Unlike today's military, there was no set routing for recruits. A conscript from Augusta would probably have been sent to camp of instruction in Savannah, but a volunteer could have gone (or be sent) almost anywhere.
An independent company isn't regularly assigned to a regiment or battalion. This was true of most artillery companies. In 1861-62, most independent artillery companies were assigned to a brigade. Batteries in excess of the number required were assigned to reserve battalions like Nelson's. Eventually all batteries were grouped into artillery battalions and assigned to army divisions (an assembly of three to five brigades). Again, excess artillery battalions were often described as "reserve" battalions.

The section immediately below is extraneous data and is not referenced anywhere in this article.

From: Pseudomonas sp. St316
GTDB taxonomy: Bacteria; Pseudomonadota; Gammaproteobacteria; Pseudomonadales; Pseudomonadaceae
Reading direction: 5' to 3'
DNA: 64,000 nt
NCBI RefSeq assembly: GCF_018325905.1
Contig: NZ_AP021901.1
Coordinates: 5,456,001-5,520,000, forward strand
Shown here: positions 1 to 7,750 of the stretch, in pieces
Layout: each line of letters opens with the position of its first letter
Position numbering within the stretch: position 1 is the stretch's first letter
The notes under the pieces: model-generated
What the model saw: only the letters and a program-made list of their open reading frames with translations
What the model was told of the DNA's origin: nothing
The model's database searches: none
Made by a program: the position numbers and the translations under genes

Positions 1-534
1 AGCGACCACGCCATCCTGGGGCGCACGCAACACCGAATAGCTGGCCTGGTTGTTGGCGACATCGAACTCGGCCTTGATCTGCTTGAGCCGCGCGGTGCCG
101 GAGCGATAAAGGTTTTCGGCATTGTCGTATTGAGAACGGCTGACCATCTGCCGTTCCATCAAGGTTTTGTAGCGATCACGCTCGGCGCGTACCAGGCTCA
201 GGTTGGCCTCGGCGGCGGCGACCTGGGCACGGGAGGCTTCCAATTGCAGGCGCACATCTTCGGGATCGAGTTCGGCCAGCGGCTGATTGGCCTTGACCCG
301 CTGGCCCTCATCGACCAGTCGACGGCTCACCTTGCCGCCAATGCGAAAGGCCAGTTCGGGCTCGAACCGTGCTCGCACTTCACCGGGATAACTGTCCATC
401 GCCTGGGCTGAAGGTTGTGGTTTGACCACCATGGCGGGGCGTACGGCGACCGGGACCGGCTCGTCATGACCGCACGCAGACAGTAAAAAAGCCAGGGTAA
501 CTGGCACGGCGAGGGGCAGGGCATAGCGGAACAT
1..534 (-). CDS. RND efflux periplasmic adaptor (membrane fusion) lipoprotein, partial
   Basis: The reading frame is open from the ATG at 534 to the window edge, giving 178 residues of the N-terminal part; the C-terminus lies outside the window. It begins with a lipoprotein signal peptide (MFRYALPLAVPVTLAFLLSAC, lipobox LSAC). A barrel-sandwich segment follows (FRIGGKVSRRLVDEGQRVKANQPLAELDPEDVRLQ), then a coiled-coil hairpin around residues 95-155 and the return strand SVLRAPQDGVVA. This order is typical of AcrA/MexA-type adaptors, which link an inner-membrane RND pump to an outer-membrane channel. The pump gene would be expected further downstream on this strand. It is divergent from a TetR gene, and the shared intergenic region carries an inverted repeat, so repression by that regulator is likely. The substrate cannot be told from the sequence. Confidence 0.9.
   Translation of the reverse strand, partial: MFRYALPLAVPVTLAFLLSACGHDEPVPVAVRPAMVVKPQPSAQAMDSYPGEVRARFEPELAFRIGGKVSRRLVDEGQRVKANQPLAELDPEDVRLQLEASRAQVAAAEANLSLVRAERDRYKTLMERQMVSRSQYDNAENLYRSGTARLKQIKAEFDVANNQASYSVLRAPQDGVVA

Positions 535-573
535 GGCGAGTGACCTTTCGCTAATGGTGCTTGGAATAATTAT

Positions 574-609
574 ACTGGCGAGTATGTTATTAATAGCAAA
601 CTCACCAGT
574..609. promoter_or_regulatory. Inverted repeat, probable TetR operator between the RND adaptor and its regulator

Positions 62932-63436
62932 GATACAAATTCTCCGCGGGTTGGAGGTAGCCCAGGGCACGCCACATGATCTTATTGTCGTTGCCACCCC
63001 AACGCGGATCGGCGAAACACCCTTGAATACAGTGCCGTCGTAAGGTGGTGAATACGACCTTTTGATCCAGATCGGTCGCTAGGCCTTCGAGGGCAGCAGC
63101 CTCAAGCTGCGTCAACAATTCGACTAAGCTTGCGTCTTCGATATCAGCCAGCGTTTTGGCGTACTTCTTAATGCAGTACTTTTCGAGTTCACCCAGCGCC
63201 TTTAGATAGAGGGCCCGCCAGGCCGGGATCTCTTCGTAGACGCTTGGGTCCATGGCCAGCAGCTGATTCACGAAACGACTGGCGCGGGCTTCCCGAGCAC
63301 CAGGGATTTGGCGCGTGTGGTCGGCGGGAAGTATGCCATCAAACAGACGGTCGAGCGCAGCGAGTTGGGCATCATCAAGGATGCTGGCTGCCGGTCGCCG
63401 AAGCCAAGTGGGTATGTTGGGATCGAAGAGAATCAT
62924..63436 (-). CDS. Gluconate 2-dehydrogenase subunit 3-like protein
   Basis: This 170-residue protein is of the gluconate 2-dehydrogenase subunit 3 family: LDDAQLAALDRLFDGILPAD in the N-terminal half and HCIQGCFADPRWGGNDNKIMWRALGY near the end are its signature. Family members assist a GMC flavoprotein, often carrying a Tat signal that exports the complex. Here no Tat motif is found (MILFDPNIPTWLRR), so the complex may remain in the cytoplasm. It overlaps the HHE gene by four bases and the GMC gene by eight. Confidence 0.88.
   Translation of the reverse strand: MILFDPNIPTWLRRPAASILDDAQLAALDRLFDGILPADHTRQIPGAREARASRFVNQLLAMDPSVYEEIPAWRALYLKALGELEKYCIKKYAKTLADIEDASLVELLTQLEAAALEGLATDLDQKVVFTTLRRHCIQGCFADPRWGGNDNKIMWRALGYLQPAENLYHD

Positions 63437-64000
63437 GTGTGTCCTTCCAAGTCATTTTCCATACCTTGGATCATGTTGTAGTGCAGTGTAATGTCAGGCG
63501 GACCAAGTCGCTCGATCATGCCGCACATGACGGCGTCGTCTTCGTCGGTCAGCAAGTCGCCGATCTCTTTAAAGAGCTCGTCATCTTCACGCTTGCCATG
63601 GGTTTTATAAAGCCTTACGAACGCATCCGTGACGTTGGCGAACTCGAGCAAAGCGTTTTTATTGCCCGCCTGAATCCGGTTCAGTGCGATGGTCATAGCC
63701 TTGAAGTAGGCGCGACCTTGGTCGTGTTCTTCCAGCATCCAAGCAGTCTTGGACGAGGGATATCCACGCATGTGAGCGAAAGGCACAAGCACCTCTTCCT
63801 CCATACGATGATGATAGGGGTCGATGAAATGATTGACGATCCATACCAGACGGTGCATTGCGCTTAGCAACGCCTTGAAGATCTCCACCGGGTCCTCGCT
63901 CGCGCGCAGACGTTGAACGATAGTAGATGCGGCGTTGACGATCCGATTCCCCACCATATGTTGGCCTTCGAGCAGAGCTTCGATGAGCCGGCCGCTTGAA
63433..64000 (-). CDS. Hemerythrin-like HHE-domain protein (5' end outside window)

Here are two battlefield markers for Milledge's Battery. On the first, for the Battle of Sharpsburg MD (Antietam), click on the battery, then click on the battalion, then click on the tablet --
Here's another battery marker for the Battle of Gettysburg --
Notice that guns used by the battery are fewer in number, but the same type.
All of the batteries assigned to the army were "light" field artillery drawn by six- or four-horse teams, as opposed to "heavy" artillery seen in masonry forts along the coast and other heavily defended points. Heavy artillery was often stationary.